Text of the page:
At a time when such indifference was widely prevalent, Pastor Russell began his work of showing the harmony of the Bible with itself and with the character of its Divine Author. He saw that there is no way to bring permanent blessing to the human race except through faith in God and faith in the Bible. He, therefore, sought to show how worthy the Bible is of all our faith and love. That was the great motive of his life. We know that this was his motive, not because he has told us so, but because the motive rings through every article that he wrote and every sermon that he preached. A motive like that could not live in a narrow life. It could not find room in a little heart.

Therefore it is natural for us, as thoughtful men and women, to inquire, "What were the events of his life and the various circumstances leading up to such a motive? What must his childhood, his boyhood and his early manhood have been?"

Charles T. Russell was the second son of Joseph L. and Ann Eliza Russell, and was born in Pittsburgh, Pa. His father was a well-to-do merchant, and the son, when not engaged in study, spent much of his time helping his father in the store. By so doing, he rendered himself liable to the awful charge that certain ministers in various parts of the country have brought against him, that in his early life he was "a seller of shirts." In this work, however, he developed the qualities of industry, perseverance and earnestness of purpose, qualities that have been such prominent characteristics of his mature years. As the father was a very successful business man, it was only natural for the son also to begin business as a merchant. In this work the young man manifested such business acumen that, in a few years, he was the owner of five clothing stores. In all this work he was so thoroughly honest and his goods so thoroughly reliable that his success was marvelous, so marvelous that some who then knew him believe that if he had continued in the mercantile business he might have rivaled in the accumulation of wealth some of the richest money kings [OV437] of his day. But his great desire was not to be rich, but to be useful. We need not tell you this, you may know it for yourself when you consider the following facts:

At one time in his life, while he was yet a young man, the valuation of his real and personal property is said to have reached over $200,000. Of this $40,000 were spent in the publication and circulation of his first book, "Food for Thinking Christians." At various times he contributed large amounts to the Society of which he was president. In fact at the time of his death he had but $200 left of his own private fortune. Notwithstanding this fact, there have been men so ignorant of the facts in the case, or had so little regard for truth and veracity as to say: "Russell has just started this religious movement as a money-making scheme." The utter foolishness of such a statement could not be fully manifest to persons unacquainted with the manner in which the Watch Tower Bible and Tract Society is operated. The very idea of a company of men getting rich preaching the gospel without money and without price, while their friends at the various appointments advertised the meetings "Seats free; no collection." The truth of the matter is that those ministers who have done this talking about "money making scheme" concerning Pastor Russell have simply been "measuring his corn in their own half-bushel." A man whose own life is actuated by low motives cannot appreciate a higher motive in another man.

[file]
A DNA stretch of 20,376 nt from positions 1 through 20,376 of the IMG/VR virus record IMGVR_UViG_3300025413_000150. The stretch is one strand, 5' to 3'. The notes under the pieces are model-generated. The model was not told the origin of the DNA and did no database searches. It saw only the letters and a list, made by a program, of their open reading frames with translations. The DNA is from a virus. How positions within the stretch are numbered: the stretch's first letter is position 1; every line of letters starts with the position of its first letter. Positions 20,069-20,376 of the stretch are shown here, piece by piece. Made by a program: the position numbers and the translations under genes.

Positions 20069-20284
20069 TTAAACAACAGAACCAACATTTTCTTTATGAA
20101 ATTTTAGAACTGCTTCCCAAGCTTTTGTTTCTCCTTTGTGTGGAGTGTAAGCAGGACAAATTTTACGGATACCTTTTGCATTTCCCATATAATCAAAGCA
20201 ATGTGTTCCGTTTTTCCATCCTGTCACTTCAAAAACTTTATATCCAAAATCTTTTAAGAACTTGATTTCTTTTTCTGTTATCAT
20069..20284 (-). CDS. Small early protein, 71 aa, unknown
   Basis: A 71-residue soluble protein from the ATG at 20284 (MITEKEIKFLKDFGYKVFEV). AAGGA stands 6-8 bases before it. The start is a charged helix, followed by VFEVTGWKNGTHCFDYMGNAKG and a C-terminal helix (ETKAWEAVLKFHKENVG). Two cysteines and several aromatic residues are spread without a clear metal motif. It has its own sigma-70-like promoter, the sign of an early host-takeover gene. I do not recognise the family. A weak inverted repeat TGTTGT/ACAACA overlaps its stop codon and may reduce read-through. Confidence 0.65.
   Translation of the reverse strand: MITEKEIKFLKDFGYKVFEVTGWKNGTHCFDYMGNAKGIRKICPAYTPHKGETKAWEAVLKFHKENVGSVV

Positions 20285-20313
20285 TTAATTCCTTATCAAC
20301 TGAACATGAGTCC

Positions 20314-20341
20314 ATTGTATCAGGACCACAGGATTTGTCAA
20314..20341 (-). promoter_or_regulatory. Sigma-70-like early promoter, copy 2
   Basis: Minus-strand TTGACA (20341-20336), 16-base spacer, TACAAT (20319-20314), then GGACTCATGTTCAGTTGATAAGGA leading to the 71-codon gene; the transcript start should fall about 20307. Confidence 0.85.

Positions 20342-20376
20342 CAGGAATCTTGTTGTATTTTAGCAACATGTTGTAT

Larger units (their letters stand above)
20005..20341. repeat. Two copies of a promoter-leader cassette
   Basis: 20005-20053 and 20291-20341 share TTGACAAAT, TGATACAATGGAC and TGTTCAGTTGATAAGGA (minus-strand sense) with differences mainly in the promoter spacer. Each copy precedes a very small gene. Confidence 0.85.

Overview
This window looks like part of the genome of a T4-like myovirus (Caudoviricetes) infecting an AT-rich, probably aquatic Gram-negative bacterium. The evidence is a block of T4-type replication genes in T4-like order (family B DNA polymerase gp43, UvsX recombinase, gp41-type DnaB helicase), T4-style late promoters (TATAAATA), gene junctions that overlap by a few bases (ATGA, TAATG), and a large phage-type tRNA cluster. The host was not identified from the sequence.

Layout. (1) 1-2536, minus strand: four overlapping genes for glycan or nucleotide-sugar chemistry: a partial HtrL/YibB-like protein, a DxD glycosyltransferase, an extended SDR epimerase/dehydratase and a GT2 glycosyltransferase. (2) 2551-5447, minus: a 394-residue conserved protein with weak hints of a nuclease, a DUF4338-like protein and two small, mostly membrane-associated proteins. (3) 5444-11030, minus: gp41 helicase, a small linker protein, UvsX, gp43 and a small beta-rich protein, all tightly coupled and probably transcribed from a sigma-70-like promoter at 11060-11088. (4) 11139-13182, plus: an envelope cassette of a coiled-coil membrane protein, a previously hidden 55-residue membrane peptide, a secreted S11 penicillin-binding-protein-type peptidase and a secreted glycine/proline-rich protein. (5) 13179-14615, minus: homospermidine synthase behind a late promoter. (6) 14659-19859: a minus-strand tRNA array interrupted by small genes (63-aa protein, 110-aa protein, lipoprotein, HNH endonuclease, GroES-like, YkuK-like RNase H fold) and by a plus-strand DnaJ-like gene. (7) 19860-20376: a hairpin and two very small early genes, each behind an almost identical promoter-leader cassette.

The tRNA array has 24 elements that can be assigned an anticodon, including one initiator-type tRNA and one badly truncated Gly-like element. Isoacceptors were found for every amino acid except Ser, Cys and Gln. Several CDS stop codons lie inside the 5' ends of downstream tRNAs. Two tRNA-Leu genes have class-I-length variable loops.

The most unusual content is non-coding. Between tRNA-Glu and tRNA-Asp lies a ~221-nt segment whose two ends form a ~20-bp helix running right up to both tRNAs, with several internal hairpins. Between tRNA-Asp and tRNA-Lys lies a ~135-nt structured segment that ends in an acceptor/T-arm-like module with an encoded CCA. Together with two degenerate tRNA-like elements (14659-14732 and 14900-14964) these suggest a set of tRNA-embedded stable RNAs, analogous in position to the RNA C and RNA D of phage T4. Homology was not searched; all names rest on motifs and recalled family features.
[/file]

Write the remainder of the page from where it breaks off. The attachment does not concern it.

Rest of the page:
In all of Pastor Russell's work, and in all the work of the Society including missionary work, translation of the books into all the important modern languages, exhibition of the Photo Drama of Creation, etc., not one penny was ever solicited and no collection was ever taken. That, of course, does not mean that money has not been liberally contributed, but every contribution is and must be absolutely voluntary and unsolicited. Two years ago last summer in the northern part of Pennsylvania, a little girl eight years old came to me after the services and said: "Here is five cents to help other little boys and girls to see the Photo Drama." The five cents were forwarded to the Watch Tower office, along with larger contributions, and in the course of a few days the proper officer of the Society sent her a receipt with just the same care that a $50 contribution in a neighboring town was receipted for.

Pastor Russell was a man of great faith, and he always had perfect confidence that money would be forthcoming for every work that the Lord wanted done. On one occasion, after he had spoken to a large audience, he was shaking hands with the people as they passed out, when a man handed him an envelope. He put it into his pocket and went on shaking hands. After a few minutes some of the brethren were consulting with him concerning some work that all agreed would be good to have done; "but where was the money to come from?" Brother Russell said: "If it is a work the Lord wants done, he will see that the money is provided." He opened the envelope. It contained a check for one thousand dollars, and the work went on.